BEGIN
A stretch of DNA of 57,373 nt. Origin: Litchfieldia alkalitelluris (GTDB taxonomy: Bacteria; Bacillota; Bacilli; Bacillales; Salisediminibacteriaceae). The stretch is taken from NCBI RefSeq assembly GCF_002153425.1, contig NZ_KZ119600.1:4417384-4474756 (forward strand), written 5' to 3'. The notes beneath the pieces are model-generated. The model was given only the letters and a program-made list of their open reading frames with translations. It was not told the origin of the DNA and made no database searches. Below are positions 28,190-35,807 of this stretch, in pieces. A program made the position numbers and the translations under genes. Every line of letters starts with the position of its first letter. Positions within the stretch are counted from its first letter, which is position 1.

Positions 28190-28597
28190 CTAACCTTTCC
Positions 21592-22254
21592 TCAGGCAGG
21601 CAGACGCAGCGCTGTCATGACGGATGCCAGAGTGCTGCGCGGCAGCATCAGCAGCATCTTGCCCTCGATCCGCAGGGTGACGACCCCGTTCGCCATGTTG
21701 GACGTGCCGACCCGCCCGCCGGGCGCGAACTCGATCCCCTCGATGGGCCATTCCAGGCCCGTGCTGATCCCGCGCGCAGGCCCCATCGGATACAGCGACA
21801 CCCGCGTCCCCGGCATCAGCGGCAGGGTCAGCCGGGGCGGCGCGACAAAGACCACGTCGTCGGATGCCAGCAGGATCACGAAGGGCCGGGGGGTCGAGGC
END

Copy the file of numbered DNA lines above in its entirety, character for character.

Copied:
A stretch of DNA of 57,373 nt. Origin: Litchfieldia alkalitelluris (GTDB taxonomy: Bacteria; Bacillota; Bacilli; Bacillales; Salisediminibacteriaceae). The stretch is taken from NCBI RefSeq assembly GCF_002153425.1, contig NZ_KZ119600.1:4417384-4474756 (forward strand), written 5' to 3'. The notes beneath the pieces are model-generated. The model was given only the letters and a program-made list of their open reading frames with translations. It was not told the origin of the DNA and made no database searches. Below are positions 28,190-35,807 of this stretch, in pieces. A program made the position numbers and the translations under genes. Every line of letters starts with the position of its first letter. Positions within the stretch are counted from its first letter, which is position 1.

Positions 28190-28597
28190 CTAACCTTTCC
Positions 21592-22254
21592 TCAGGCAGG
21601 CAGACGCAGCGCTGTCATGACGGATGCCAGAGTGCTGCGCGGCAGCATCAGCAGCATCTTGCCCTCGATCCGCAGGGTGACGACCCCGTTCGCCATGTTG
21701 GACGTGCCGACCCGCCCGCCGGGCGCGAACTCGATCCCCTCGATGGGCCATTCCAGGCCCGTGCTGATCCCGCGCGCAGGCCCCATCGGATACAGCGACA
21801 CCCGCGTCCCCGGCATCAGCGGCAGGGTCAGCCGGGGCGGCGCGACAAAGACCACGTCGTCGGATGCCAGCAGGATCACGAAGGGCCGGGGGGTCGAGGC